Earlier today, I was having a conversation with our UX Lead. She mentioned how some people who ended up hiring me from our previous job commented that me sticking with this industry gave them hope. It was meant to be a compliment considering I’ve been doing this for a while. But another thing she was wondering was how I managed to stick to it for this long. The short answer is money and hunger.
Back when I worked for the people search company out in Playa Vista, I met a DBA who was pretty condescending towards the developers. You have to understand back then, DBAs had significantly a lot more power since many companies were using Oracle for their core backend. A good DBA usually were certified and could command a fairly decent salary just because they were responsible for the uptime and tuning of Oracle (or other major RDBMS’s). We didn’t really have AWS with autoscaling and the documentation that would allow developers to focus more on the business code side of things. Anyway, he told me something that was both hilarious and somewhat common sense regarding his ideal database.
One of my favorite companies I worked for was the aforementioned race parts ecommerce company over in Irvine. At the start, it was friendly, had a sense of work/life balance and low pressure. That began to change once the company’s investors began pushing to hire big time with a target goal of around 200 people. As with any company where more people enter, certain personalities start to dominate. But that would manifest down the line in a very chilling manner.
After the race parts company, I ended up doing some contract work for a person search site. This was probably around the height of the dot com boom in terms of how much money was floating around and companies were in no slow down of finding people to flood their ranks with the enormous competition to grow big and take advantage of this growing market. Sometimes though those decisions weren’t necessarily for the best as many didn’t screen candidates heavily enough.
If you’ve never heard of Randal Schwartz, you’ve probably never had to deal with Perl. But if you’re an experienced Perl programmer there’s a good chance you would have run into this guy’s name at some point in your career. He’s one of the original Perl gods and famous (or infamous) for the Schwartzian Transform. Of course, there’s other aspects he’s well known for but the main thing is his skills with Perl. Years ago at the race parts company, we managed to get a phone conversation with him one night as part of our little OC Perl Meetup specials.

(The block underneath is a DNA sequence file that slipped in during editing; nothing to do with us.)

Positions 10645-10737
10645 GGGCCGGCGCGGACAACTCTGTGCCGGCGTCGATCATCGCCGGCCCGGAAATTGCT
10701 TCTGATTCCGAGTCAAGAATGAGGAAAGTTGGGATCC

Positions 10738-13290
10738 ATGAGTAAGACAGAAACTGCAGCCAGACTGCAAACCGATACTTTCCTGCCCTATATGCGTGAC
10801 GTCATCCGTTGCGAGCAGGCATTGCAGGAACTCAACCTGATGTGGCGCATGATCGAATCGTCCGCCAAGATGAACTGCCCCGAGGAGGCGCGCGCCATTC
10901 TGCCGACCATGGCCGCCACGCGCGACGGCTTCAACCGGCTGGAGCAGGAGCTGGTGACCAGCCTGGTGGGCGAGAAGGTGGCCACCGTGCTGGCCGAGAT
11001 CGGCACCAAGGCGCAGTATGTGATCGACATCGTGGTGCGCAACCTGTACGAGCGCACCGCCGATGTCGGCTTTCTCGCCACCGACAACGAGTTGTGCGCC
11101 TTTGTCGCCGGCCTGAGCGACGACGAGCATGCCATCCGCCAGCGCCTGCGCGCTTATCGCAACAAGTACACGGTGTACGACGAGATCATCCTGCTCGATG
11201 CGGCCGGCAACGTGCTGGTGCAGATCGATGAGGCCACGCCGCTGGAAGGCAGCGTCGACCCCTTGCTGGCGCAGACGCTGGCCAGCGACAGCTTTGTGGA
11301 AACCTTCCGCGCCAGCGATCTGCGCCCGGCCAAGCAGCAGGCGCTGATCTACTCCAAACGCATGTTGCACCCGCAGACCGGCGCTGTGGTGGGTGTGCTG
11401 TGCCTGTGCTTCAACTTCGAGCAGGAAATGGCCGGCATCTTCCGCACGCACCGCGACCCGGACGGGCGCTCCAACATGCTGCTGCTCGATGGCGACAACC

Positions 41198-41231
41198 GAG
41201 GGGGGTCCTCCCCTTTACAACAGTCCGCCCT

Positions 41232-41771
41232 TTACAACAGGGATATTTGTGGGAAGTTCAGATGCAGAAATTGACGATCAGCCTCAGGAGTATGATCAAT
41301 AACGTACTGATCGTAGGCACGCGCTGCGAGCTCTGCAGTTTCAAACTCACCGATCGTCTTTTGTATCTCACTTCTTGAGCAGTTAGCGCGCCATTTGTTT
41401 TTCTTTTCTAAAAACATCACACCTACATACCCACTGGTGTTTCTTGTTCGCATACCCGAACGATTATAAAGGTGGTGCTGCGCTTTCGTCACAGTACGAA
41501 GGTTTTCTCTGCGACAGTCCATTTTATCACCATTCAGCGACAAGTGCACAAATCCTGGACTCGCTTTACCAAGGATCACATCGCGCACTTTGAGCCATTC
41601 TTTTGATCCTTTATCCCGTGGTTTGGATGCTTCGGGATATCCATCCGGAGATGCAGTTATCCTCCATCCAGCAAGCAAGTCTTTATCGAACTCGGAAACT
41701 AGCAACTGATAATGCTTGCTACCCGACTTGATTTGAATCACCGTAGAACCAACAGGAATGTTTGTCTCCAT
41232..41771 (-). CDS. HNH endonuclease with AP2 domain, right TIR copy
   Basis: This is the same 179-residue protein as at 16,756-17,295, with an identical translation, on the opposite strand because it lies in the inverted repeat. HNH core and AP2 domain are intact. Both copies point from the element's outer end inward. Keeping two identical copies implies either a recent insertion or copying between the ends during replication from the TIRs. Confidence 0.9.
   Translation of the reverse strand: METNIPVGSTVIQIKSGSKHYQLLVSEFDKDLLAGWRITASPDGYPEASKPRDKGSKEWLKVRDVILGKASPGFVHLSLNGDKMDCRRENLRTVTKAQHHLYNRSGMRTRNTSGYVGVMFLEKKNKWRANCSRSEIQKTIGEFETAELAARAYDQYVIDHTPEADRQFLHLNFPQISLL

After working at the shady warehouse over in Irvine, I switched to an ecommerce company dealing mostly with racing parts. The margins were higher (according to the CTO and founder) which would make the business a little more profitable. Regardless, these parts were being cataloged by a team of data entry people located on the floor above us in this building along Bristol. Because data entry is pretty menial the pay is low and people would try to find other means to increase their salary…even nefarious methods.
One of the first jobs I worked where I was trying to build up my resume was a small chop-shop over in Mission Viejo editing simple HTML for an online document system. It was my first “real” job outside of college where I would get to sink my teeth into doing something semi-related with the five years of studying at UC Irvine. But it’s always funny trying to finagle what you learned into what you ought to be doing.
The title seems quite obvious. Experience tends to trump being too idealistic. But for some reason that doesn’t stop the mad people entering into the tech field who have little to no technical background from starting a business. Sometimes a few get lucky and manage to scrap together a team that creates an unbelievable product. However, most probably stagger and just fall straight out because there’s no business plan, no marketing strategy and little vision beyond build something and praying that people will show up to click on ads or whatnot. Well, imagine back in 1999 before all the decent tools, systems and whatnot came out and think how much harder it was!
So while driving to work today, I started realizing that I simply have way too many stories from working in the tech industry for the past 18+ years. I’ve been musing over how to disperse them in some format. Should I write a story? An autobiography? Snippets to Scott Adams?
Of course, the best answer is obvious: this blog!
Earlier, I read an article that talked about how Medium will do a pretty big layoff and close a few offices around the country. Medium describes itself as a publishing platform and allows people to “have their voices heard.” Yet from a superficial viewpoint, I can’t see what their platform does that a simple WordPress blog cannot do. Nonetheless, the company has (had?) roughly 150 people to support this system. I don’t know what roles existed that required 150 people for a content based system (beyond writers and maybe sales people) but it baffles me. That said, even with 50 people gone, the remaining 100 still seems like a huge number to me for the type of business they support. With that in mind, why are content businesses more or less doomed?